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Mexican fare, nice and spicy


Americans now eat more salsa than ketchup, and the margarita was recently deemed the nation's most popular mixed drink. This shouldn't surprise Jeff Lipkin, who owns Hacienda Restaurant, a bustling eatery out on Belair Road. Open for nearly 15 years, it changed hands two years ago, closed because of a kitchen fire and reopened this past January.

The restaurant, equipped with sombreros, chili-pepper lights and other festive decorations, turns out some of the area's best Mexican food. As is customary, chips and salsa are gratis, featuring lightly salted and fresh-tasting tortilla chips and a small ramekin of smooth, pureed salsa. The latter is not real fiery or garlicky, but the vibrant taste of tomato makes it appealing. Glossy, green guacamole (which could use a little garlic and a squeeze of lime), rounds out the Mexican snack-food trinity.

Mild cheese-stuffed breaded jalapenos are a pleasant opener, and while the ranch dressing is strictly north-of-the-border, it works as a dipping sauce for these "Mexican Firecrackers." Another appetizer, queso fundido, tops carnitas (shredded and browned pork) with Monterey jack and diced tomatoes. Served with warm flour tortillas, this dish would really swing with a pinch of ground ancho or pasilla chilies.

Entrees are corralled under several headings: Mexican favorites, gringo corner, Hacienda combinations, Hacienda specialties and chef's recommendations. Weighing in for that last category, "Jose's Stack" was our table's unanimous favorite. Like a Mexican version of a napoleon, three thick, flavorful corn tortillas sandwich savory black beans, shreds of smoldering chicken, dribbles of ranchero sauce (a tomato-based sauce enlivened by serrano or jalapeno chilies) and a sprinkling of cheese.

It may seem overkill to serve Jose's Stack with refried beans, but the legumes provide a nice contrast to the dish. This amalgam of whole and mashed pinto beans is a far cry from the lard-spiked mound of library paste you find at many bogus Mexican restaurants.

Our pick from the Hacienda specialties, the barbecued baby back ribs, proves nearly as stellar as Jose's Stack. Meltingly tender pork ribs are slathered with a chunky, vinegary barbecue sauce that resembles a tomato relish. They are served with soupy black beans and a mound of seasoned fries. Our only disappointment: The entree's promised corn bread fails to arrive.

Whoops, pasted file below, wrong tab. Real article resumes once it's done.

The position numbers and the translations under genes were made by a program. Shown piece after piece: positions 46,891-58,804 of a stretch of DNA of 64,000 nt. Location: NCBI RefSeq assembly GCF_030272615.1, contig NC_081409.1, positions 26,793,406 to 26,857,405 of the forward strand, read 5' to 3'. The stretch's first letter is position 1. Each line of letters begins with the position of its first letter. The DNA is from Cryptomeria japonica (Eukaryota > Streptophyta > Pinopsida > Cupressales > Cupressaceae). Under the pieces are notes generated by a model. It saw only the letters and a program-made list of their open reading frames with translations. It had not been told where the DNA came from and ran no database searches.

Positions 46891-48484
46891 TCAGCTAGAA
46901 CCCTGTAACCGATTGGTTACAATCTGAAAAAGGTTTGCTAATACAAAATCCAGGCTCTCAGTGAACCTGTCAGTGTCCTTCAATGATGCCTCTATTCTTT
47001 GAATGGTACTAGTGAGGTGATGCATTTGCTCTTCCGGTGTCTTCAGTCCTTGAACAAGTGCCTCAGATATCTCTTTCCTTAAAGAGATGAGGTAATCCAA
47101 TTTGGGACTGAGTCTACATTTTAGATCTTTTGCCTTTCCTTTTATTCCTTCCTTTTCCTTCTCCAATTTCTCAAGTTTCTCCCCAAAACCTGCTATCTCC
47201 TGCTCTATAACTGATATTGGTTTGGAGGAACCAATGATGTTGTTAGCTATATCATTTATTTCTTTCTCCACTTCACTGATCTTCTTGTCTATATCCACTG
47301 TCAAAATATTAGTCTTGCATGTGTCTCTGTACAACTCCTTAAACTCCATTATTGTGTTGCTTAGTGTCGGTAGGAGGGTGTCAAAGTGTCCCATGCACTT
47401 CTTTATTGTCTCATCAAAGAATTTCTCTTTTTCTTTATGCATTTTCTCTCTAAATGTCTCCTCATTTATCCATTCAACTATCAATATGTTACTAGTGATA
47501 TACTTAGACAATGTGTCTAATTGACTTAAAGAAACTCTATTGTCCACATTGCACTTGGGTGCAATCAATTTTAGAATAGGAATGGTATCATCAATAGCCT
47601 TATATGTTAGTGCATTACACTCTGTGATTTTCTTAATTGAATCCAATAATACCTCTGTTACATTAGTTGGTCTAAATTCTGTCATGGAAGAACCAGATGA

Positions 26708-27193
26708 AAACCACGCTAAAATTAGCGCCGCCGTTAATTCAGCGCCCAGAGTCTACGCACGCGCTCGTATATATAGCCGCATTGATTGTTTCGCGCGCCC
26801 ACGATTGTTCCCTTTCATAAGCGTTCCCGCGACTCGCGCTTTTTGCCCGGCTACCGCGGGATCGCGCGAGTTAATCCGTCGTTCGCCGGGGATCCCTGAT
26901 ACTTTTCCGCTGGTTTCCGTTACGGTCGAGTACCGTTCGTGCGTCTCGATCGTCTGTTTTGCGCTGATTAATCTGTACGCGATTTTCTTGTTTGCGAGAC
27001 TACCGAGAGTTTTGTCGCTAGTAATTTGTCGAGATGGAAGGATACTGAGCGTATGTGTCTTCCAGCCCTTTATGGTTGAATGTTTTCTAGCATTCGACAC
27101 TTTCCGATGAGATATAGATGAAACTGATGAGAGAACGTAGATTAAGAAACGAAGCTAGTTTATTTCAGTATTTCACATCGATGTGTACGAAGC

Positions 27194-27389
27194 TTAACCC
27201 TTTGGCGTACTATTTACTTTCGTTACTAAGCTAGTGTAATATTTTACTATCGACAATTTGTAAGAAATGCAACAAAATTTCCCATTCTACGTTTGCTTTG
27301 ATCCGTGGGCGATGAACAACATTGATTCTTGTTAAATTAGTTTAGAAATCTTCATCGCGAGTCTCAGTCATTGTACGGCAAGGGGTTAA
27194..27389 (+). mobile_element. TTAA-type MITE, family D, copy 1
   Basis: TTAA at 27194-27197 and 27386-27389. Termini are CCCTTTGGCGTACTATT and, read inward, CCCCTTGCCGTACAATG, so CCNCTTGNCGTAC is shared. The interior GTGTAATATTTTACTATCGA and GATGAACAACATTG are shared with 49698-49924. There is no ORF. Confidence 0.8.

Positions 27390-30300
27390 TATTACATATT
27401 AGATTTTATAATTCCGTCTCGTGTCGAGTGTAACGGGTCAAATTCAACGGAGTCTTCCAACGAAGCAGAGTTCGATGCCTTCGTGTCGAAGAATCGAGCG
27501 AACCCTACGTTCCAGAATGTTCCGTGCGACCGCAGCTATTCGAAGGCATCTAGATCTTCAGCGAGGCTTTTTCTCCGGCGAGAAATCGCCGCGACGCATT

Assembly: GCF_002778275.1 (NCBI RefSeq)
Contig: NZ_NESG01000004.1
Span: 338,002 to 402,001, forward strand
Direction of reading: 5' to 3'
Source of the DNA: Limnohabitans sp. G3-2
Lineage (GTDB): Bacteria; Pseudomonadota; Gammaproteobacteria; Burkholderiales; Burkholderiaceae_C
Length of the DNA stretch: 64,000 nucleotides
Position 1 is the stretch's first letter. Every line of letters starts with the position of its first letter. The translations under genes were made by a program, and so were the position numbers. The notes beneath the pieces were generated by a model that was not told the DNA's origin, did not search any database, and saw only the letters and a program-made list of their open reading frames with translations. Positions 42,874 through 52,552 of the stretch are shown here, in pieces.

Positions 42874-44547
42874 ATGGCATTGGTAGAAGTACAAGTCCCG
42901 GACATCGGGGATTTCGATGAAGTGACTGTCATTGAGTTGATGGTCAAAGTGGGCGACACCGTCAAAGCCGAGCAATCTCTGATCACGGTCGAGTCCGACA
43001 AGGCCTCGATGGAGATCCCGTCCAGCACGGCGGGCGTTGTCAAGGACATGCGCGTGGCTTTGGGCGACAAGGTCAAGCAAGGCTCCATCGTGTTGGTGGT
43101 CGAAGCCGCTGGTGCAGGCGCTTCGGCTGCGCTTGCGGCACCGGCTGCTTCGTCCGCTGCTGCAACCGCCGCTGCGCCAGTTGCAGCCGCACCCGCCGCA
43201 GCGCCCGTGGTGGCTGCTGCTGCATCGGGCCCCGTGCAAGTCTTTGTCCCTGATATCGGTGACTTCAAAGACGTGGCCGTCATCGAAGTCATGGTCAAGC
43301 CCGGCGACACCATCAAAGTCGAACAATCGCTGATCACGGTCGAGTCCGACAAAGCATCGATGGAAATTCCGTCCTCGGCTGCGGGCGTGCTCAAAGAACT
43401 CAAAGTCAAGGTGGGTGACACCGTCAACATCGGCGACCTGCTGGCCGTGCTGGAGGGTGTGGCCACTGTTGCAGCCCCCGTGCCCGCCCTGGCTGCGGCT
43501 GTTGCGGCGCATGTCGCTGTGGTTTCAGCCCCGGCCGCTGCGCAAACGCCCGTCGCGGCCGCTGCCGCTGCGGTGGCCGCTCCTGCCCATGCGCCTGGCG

The Mexican favorites heading is crowded with nicely executed standbys. Quesadillas are textbook. Big flour tortillas enfold peppers, onions, cheese and your choice of shredded chicken, beef, pork or black beans. A chicken fajita burrito is not the hold-it-in-your-hand style of burrito: Grilled, sliced chicken breast, sauteed onions and peppers, tomatoes and cheese are wedged into a flour tortilla, which is then topped with poblano chili sauce and more cheese, then baked. Both dishes are served with lackluster Spanish rice and either the tasty black or refried beans.

Traditional Mexican desserts are often ultra-sweet, eggy dishes featuring pine nuts, almonds and fruit pastes. For this reason, we wonder how "old-fashioned" Hacienda's "old-fashioned Mexican mud pie" really is. Coffee ice cream sits on an Oreo crust, which is surrounded by decorative blobs of chocolate whipped cream. It's a traditional mud pie, all right, but hardly an old-fashioned Mexican dessert. Also loopy is Hacienda's Grand Marnier and white chocolate spin on classical Mexican flan (egg custard).

The festive atmosphere at Hacienda makes a pitcher of margaritas seem de rigueur. The golden margarita is the priciest, but the Cuervo Gold, Cointreau and lime juice make for fine bedfellows, all the better to toast our country's adoption of Mexican cuisine.

Hacienda Restaurant

4840 Belair Road

(410) 488-9447

Hours: Monday through Thursday, 4 p.m.-10 p.m.; Friday and Saturday, 4 p.m.-midnight; Sunday noon-10 p.m.

Credit cards: Major credit cards

Prices: appetizers, $3.95-$5.95; entrees, $5.95-$12.95

Pub Date: 8/08/96

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